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Nature You Meet in the Mountains #21

Flora & Fauna of Korea #21 publishes a series of articles, “Nature You Meet in the Mountains,” about the peninsula’s mushrooms, insects, trees and herbs & flowers.



Name: 모메뚜기, Momeddugi
Scientific name: Tetrix japonica (Bolivar)
Distribution: Korea, China, Japan, Russia, Taiwan

This grasshopper is about 7 to 11 millimeters long. It is grayish or blackish brown. Normally, there are two black patterns on the back of the frontal thorax. The head is relatively large. The top of the head stands out, and the width between the eyes is wider than the size of the compound eyes themselves. There is evidence of a central line along the back. The ridge runs along both sides of the face, being parted toward the end. It seems bent forward when looked at from the sides. The prothorax is not long enough to reach the tip of the hind "knuckles" of the legs. The central line along the back stands out, making it look like a roof. The compound eyes stand out a little bit to each side.

Ecology: It normally inhabits fields. Adults can be observed in September or October. It preys on many types of grass and plants, including fallen leaves.



Name: 물오리나무, Mulori namu
Scientific name: Alnus sibirica Fisch. ex Turcz.
Type: deciduous broadleaf shrub
Blooming season: March to April
Bearing season: October
Distribution: mid-northern regions of the peninsula

This tree is found around the mid-northern regions of the peninsula, along the Baekdudaegan mountain ridgeline that stretches from Baekdusan Mountain to Jirisan Mountain. The average height is 20 meters and average diameter is 60 centimeters. The bark is flat, wide and grayish brown. It has alternating, oval- or egg-shaped leaves with a pointed end. The leaves get narrower toward the end. The edges are double-serrated, meaning that they have a multi-layer of saw teeth along the edges. The leaves are formed from five to eight parts. This monoecious tree gives bloom to a female flower immediately below its male flower. It bears three to four oval-shaped and blackish brown "fruits," or pine cones.

The tree is often used as timber for construction.



Name: 녹청균 Nokcheonggyun
Scientific name: Chlorociboria aeruginosa (Oeder) Seaver ex C.S. Ramamurthi, Korf & L. R. Batra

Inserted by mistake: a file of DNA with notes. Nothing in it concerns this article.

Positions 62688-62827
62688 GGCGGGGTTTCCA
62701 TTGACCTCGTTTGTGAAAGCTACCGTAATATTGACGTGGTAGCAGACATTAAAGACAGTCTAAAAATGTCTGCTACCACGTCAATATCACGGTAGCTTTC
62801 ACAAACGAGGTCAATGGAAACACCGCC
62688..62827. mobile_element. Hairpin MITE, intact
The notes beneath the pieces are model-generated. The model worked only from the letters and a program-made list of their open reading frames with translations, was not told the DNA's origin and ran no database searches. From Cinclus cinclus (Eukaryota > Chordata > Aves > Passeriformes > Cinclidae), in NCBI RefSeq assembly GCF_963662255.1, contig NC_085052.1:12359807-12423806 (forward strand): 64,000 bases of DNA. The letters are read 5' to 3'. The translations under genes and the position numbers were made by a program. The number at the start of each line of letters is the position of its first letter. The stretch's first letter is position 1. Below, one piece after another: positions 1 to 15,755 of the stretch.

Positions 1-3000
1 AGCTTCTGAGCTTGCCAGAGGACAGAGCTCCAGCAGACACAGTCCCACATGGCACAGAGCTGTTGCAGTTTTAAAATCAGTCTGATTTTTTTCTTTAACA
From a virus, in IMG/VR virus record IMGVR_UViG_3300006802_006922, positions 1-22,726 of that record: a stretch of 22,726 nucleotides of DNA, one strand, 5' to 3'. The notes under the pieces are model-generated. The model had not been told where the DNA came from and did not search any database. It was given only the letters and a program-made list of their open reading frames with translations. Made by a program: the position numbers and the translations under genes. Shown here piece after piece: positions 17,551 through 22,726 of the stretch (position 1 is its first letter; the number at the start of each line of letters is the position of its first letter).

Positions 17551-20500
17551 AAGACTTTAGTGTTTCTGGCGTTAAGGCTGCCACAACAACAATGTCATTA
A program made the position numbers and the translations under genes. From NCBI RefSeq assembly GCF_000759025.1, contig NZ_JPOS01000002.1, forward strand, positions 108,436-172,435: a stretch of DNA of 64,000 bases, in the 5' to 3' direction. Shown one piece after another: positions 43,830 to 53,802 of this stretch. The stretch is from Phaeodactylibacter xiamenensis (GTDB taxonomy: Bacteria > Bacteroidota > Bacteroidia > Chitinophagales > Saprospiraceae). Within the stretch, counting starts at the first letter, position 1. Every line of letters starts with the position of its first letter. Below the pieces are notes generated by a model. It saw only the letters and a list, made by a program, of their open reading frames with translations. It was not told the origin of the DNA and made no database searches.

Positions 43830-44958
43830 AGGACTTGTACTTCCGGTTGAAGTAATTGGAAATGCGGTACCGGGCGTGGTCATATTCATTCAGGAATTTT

Type: saprophile spore
Print: white

This inedible mushroom grows in groups from twigs, branches or stumps of fallen and dead trees. The apothecium is two to six millimeters around. The shape ranges from that of a little wine glass to that of a flat plate. It is bluish green. It turns its host blue-green, as well. It has dark spots on the hymenium. It has some fur on the encrustment. Due to some granules, the surface is a bit rugged and uneven.

The three main ways in which this mushroom can be differentiated from other specimens are its dark spots, its barely seen stipes and its relatively longer spores.


Herbs & Flowers

Name: 노루삼, Norusam
Scientific name: Actaea asiatica H.Hara
Blooming season: May to June
Full bloom: August
Distribution: nationwide

This perennial can normally be found in the shady parts of the mountains. It grows to a height of 60 centimeters. The roots are short, thick and have squama-like leaves on parts of the roots. It has compound leaves arranged in three layers, with two to four leafs in each layer. The edges of the leaves have some pointed saw teeth and there are some hairs along the central vein. The flowers are white. It is both raceme and inflorescence, meaning that its flowers sprout from the main stem along with the older flowers nearer to the base. Some fur is found on the inflorescence. It bears berry-like fruit that ripens to be round and black.

*This series of article about Korea’s insects, trees, mushrooms and herbs & flowers has been made possible through the cooperation of the Korea National Arboretum.

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